Oregon celebrated its first official Indigenous People’s Day last week—but considering that all non-Native people are currently on stolen land, you shouldn’t need a special holiday to learn about and support Indigenous people and cultures.
One way to do this is by watching some of the Indigenous-made films currently available to stream through the Portland Film Festival (PFF), which runs through November 8.
A standout among those is Apache Leap, a feature-length film shot on the San Carlos Apache Reservation in Arizona. The film follows a day in the life of Keane, a young Apache man with artistic ambitions who’s trying to get a straight-and-narrow job to appease his judgemental father-in-law. But that day is full of obstacles—Keane’s wayward sister shows up out of the blue, his partner’s daughter gets into trouble, and he struggles to decide between his passions and his sense of obligation to his family.
Apache Leap is a film with many universal themes: the yearning for family, the lengths we’ll go to for the people we love, and struggling with imposter syndrome and alienation. But it’s also a film particularly about the struggles Native Americans continue to face in a society that has yet to atone for the damage inflicted on them, and how that trauma is passed down and re-enacted through generations. It ends with a twist I genuinely didn’t see coming—one that both drives those points home and casts Apache Leap’s characters in a totally new light. Gorgeous, sweeping shots of the reservation and a direct, plainspoken script complement the film’s message well.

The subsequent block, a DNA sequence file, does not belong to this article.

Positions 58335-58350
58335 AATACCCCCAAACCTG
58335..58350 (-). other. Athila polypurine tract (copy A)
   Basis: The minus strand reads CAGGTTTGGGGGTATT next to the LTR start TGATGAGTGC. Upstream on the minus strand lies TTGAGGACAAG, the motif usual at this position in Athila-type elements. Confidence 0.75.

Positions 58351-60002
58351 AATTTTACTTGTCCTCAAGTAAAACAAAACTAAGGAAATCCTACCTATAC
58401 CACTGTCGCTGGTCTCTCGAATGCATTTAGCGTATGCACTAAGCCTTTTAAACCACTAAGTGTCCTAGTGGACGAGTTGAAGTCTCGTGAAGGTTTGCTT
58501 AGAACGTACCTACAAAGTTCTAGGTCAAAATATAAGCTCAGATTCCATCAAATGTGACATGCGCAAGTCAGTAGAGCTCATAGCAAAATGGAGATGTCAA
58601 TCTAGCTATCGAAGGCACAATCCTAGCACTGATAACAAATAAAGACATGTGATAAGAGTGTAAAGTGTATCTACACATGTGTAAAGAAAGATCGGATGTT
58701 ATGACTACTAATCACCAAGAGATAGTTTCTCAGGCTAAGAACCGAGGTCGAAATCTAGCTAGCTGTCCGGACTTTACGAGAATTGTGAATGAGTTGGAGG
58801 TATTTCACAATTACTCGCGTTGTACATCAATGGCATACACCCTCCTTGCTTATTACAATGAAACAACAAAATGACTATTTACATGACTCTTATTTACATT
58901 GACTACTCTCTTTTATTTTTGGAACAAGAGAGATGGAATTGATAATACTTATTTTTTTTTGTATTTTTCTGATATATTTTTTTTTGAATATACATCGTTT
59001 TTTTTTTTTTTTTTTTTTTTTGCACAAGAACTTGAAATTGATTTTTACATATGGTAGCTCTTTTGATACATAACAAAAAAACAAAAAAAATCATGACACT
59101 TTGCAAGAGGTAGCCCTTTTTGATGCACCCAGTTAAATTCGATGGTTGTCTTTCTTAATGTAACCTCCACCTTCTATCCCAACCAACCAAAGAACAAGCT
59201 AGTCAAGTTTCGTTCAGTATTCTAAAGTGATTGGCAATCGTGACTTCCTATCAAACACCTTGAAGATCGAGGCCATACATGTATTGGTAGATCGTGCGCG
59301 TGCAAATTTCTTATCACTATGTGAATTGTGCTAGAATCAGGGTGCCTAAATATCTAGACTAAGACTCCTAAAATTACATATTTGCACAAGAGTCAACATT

Also worth watching are the short films that make up PFF’s Indigenous Voices shorts block. In documentary First Time Home, children from a Triqui family—indigenous to Oaxaca, Mexico but living in Washington state as migrant farmworkers—travel to Mexico for the first time to meet their extended family, share their thoughts on living between two cultures, and lament the unfair conditions their parents are met with at work. (A Triqui farmworker says he earns $13 an hour, while his coworkers who are American citizens make $25 an hour.) First Time Home includes a mix of Spanish, English, and Triqui, with subtitles provided in both English and Spanish.
A fictional short in that block, River of Small Gods, tells the story of a Native Hawaiian woman who faces eviction from her apartment and, desperate for cash, takes a gig gathering lava stones said to contain gods for a mysterious sculptor. Set against the backdrop of the Thirty Meter Telescope protests, the film is a meditation on what we can and can’t take from nature, and ends in a haunting way that’s somewhat open to interpretation.
There are plenty of other Indigenous-created films, both shorts and full-length, available to watch through PFF. You can find them all here. These beautifully produced, thought-provoking films reinforce the idea that the best stories about marginalized communities are the ones they tell about themselves.
You can stream all PFF selections through its website; sliding-scale streaming access starts at $10 and runs through November 8. If you’re a Comcast Xfinity customer, you can also access the films through VOD.